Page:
Excerpt for Learning to Pronounce Difficult Sounds: Mentality and Practice by , available in its entirety at Smashwords

Learning to Pronounce Difficult Sounds: Mentality and Practice

Published by Pertti Aholanka at Smashwords

Copyright 2017 Pertti Aholanka


Smashwords Edition, License Notes

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TABLE OF CONTENTS

Chapter 1: Proper Relaxing Is Important
Chapter 2: Different Approach to Different Sounds
Chapter 3: The General Tongue Setup for Performing New and Demanding Sounds
About the author

Chapter 1: Proper Relaxing Is Important

Phonetic speech sound disorders mean difficulties with producing certain physical sounds. Tongue is your main tool to work with when you practice to improve your pronouncing. It is a movable muscle, so all the pitfalls involving muscle training also apply to pronouncing and vocal training. If you tense up too much, you lose muscle coordination, making any kind of an improvement very difficult in addition to tiring your tongue. So stay relaxed and do not rush. There is no shame in mispronouncing or not being able to properly pronounce something. Most often it is a symptom of not having talked and practiced it enough naturally. In a society where more and more communication is textual and most school students subjugated to not talk at all during most of their school time, it is more common that people are not even given enough chances to practice their speaking. On the other hand, they are called selective mutes in a largely pejorative fashion if they dare to not speak the few times they are not only allowed to speak but also coerced into it. Clearly there are a lot to improve in the speaking culture and letting people get better at it before they give up such aspirations.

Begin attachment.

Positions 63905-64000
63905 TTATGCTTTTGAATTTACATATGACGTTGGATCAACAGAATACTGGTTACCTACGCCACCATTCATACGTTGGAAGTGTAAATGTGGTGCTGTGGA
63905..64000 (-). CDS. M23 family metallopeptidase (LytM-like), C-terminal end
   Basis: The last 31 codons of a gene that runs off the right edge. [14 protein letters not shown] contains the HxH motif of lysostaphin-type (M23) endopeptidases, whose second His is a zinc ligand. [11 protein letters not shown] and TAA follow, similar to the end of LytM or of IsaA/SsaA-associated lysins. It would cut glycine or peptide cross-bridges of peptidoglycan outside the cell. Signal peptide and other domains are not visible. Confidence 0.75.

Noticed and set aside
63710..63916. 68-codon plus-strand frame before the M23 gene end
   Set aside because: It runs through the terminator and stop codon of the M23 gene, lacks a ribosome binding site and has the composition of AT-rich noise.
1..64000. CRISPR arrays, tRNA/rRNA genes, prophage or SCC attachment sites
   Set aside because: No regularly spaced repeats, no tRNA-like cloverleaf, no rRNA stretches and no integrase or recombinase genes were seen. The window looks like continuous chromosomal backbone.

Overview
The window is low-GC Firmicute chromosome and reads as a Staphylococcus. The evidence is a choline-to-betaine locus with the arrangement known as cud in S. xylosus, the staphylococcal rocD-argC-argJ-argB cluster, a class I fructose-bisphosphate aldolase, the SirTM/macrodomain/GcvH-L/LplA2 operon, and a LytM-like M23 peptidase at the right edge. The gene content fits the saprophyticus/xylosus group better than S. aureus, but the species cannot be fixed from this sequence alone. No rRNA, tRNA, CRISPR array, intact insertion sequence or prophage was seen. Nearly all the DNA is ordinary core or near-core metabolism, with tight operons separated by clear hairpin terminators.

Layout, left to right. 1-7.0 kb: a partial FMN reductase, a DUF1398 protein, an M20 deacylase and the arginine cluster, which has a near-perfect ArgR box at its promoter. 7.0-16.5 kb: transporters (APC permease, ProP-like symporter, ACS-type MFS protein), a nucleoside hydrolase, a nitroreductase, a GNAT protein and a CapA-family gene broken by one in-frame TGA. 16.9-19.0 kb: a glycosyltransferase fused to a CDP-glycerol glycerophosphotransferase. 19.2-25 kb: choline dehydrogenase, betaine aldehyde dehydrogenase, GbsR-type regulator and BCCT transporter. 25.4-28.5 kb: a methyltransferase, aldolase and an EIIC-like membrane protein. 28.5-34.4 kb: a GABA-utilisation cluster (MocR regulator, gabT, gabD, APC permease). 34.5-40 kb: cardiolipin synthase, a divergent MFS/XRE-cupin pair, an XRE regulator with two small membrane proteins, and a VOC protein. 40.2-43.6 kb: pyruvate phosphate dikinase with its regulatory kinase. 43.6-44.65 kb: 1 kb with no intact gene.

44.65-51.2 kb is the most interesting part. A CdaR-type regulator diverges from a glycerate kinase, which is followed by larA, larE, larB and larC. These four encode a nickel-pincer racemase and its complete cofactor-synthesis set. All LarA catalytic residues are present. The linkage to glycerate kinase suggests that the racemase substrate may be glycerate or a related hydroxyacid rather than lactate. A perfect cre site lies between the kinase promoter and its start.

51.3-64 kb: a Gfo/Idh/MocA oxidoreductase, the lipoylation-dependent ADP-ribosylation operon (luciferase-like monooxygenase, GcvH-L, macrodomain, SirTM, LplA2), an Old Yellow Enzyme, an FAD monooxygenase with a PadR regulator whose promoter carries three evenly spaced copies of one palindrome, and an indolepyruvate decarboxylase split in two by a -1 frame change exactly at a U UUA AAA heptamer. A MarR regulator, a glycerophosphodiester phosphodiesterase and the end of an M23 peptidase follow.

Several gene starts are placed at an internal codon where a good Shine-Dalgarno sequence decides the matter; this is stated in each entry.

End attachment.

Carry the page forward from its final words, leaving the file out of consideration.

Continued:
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Chapter 2: Different Approach to Different Sounds

Most sounds require specific preparations to have any chance of being properly pronounced. For example, the sharp ‘ss’ sound is spelled differently than the soft ‘sh’ sound. To understand this, a lisper needs to observe itself doing the ‘sh’ and seeing that it is done by lightly pressing the base of the tongue against the roof of the mouth and blowing air through the gaps between the tongue and the roof. Whatever you do, aim to keep your tongue in the middle, as this is extremely important with making the more difficult sharp sounds. Another quick pitfall to eliminate is to make sure you use face muscles from both sides of the mouth as otherwise your muscle control will out of balance, making you fail at performing demanding sounds. You can alleviate the tongue-middleness by trying to touch the teeth right above the tongue and moving it around until it reliably touches only the front teeth i.e. it becomes properly centered. The muscle imbalance can be fixed by warming up both sides of the mouth prior to the practice. Usually this is the issue with the people who talk very rarely and consequently let their face muscles get cold and the lazy people who talk with only one side of the mouth.